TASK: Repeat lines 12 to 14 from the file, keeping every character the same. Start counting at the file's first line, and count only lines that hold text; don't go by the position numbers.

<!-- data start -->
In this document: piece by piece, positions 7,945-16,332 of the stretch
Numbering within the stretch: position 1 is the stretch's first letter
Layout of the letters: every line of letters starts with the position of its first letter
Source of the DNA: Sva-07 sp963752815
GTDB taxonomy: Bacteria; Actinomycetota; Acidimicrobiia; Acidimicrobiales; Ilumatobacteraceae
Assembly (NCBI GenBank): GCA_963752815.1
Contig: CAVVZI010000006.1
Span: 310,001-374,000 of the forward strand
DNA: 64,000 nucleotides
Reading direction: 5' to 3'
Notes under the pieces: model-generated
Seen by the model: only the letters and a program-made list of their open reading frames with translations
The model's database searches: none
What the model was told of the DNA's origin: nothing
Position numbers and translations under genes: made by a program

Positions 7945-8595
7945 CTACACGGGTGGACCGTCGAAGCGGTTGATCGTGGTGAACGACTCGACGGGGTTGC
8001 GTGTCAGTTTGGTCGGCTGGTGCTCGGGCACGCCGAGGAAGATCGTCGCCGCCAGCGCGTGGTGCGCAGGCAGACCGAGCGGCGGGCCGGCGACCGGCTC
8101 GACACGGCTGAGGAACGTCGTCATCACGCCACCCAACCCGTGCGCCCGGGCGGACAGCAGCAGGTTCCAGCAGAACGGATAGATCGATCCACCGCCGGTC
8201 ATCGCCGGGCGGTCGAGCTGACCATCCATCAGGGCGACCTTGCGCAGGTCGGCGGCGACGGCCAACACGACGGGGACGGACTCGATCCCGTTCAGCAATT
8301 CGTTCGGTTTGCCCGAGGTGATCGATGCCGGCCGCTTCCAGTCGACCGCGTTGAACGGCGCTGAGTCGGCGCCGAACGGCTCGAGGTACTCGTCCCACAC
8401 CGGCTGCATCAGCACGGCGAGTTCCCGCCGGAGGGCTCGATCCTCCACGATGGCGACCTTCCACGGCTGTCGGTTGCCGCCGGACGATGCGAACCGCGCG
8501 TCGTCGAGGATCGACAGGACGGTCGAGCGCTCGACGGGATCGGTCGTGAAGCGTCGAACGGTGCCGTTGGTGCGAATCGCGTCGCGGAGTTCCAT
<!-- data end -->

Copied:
Seen by the model: only the letters and a program-made list of their open reading frames with translations
The model's database searches: none
What the model was told of the DNA's origin: nothing